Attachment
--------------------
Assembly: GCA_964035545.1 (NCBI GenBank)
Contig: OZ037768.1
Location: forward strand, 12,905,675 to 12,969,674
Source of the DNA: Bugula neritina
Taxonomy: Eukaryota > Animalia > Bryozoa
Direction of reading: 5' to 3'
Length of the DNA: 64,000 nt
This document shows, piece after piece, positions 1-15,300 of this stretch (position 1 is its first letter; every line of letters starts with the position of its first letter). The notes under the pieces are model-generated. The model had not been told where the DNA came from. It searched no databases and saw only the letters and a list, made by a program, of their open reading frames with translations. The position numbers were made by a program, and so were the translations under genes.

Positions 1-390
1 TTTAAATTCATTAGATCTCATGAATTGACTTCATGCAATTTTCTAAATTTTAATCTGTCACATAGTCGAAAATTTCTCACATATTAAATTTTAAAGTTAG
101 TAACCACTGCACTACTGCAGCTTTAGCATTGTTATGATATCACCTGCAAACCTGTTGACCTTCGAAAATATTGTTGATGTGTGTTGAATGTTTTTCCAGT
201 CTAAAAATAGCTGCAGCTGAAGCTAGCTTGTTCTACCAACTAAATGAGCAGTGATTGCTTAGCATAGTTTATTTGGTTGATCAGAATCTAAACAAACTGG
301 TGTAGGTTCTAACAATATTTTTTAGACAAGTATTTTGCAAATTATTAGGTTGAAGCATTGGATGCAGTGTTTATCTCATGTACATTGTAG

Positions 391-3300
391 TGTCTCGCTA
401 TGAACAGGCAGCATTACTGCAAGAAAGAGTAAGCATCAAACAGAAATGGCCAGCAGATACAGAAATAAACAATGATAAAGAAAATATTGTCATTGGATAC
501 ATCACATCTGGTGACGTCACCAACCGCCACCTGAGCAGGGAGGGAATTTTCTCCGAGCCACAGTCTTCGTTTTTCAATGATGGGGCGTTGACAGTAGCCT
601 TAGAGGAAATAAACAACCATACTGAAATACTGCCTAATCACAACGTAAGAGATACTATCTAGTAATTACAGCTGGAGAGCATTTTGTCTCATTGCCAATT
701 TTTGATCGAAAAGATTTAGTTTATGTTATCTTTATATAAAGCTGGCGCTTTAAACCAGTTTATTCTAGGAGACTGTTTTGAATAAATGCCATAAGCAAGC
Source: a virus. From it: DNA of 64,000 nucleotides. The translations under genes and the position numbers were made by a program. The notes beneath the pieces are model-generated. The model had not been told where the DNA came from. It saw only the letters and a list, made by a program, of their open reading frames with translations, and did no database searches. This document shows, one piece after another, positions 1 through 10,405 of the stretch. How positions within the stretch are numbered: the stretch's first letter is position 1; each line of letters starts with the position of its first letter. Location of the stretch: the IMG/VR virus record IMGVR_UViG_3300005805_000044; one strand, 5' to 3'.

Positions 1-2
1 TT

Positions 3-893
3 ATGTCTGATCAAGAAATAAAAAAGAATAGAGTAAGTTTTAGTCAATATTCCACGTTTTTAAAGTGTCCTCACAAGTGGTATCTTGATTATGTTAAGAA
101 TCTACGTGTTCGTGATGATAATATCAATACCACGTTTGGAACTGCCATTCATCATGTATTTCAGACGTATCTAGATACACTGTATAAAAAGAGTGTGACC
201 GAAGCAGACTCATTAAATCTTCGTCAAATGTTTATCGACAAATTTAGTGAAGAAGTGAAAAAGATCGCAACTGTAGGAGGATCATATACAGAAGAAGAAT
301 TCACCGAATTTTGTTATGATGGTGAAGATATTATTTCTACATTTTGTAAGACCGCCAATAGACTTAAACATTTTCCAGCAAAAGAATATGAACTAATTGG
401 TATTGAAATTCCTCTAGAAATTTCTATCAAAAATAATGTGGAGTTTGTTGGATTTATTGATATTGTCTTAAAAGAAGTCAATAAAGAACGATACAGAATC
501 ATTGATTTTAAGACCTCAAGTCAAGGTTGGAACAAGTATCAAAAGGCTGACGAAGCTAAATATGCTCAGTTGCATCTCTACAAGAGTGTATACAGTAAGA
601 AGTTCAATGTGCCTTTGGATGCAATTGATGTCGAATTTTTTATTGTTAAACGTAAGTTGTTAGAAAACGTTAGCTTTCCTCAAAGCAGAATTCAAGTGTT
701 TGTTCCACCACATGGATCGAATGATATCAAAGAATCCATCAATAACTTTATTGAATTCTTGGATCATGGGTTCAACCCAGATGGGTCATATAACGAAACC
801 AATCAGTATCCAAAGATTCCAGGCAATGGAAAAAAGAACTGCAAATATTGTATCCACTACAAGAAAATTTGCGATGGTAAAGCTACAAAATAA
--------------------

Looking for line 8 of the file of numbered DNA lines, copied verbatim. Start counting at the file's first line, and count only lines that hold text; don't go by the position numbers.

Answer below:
This document shows, piece after piece, positions 1-15,300 of this stretch (position 1 is its first letter; every line of letters starts with the position of its first letter). The notes under the pieces are model-generated. The model had not been told where the DNA came from. It searched no databases and saw only the letters and a list, made by a program, of their open reading frames with translations. The position numbers were made by a program, and so were the translations under genes.